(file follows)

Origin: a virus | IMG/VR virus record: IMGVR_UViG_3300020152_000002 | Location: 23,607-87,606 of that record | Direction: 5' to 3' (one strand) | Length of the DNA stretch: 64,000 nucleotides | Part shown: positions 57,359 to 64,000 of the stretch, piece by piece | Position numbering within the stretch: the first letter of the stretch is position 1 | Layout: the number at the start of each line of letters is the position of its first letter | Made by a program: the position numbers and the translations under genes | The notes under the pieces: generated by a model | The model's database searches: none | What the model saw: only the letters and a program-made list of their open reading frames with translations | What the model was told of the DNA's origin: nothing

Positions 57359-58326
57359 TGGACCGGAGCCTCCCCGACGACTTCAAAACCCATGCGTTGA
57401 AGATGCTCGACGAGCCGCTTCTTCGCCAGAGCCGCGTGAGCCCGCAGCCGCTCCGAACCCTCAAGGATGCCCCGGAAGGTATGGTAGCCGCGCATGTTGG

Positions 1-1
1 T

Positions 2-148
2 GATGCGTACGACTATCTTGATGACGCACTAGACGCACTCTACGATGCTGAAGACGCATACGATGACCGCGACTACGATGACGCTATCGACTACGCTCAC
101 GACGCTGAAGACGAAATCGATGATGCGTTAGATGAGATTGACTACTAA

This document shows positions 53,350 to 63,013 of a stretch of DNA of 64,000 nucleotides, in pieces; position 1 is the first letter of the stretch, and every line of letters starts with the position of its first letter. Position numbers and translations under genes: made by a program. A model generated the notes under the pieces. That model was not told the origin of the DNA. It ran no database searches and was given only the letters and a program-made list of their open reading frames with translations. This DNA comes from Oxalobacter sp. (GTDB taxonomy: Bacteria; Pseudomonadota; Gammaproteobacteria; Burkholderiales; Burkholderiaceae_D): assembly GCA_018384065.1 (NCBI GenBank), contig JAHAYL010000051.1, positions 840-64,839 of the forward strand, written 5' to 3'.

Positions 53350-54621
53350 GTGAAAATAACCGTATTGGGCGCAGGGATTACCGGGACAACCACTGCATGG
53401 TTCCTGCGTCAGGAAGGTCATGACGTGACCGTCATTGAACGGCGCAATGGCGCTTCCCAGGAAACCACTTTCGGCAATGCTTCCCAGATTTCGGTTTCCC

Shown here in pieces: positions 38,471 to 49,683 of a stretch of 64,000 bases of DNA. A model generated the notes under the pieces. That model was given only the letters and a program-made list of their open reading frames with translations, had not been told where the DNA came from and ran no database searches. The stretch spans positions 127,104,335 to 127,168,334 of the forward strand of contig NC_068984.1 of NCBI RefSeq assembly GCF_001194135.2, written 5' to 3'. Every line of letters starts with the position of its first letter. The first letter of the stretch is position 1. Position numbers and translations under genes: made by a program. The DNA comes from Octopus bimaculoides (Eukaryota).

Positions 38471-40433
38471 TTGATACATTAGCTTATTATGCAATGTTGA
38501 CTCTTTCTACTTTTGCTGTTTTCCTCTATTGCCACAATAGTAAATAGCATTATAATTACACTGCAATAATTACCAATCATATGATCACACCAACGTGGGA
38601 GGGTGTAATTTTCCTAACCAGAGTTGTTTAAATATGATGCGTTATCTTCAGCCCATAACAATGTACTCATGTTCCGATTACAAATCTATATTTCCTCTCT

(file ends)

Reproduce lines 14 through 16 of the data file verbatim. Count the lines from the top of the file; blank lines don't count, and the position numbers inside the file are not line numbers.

Shown here in pieces: positions 38,471 to 49,683 of a stretch of 64,000 bases of DNA. A model generated the notes under the pieces. That model was given only the letters and a program-made list of their open reading frames with translations, had not been told where the DNA came from and ran no database searches. The stretch spans positions 127,104,335 to 127,168,334 of the forward strand of contig NC_068984.1 of NCBI RefSeq assembly GCF_001194135.2, written 5' to 3'. Every line of letters starts with the position of its first letter. The first letter of the stretch is position 1. Position numbers and translations under genes: made by a program. The DNA comes from Octopus bimaculoides (Eukaryota).

Positions 38471-40433
38471 TTGATACATTAGCTTATTATGCAATGTTGA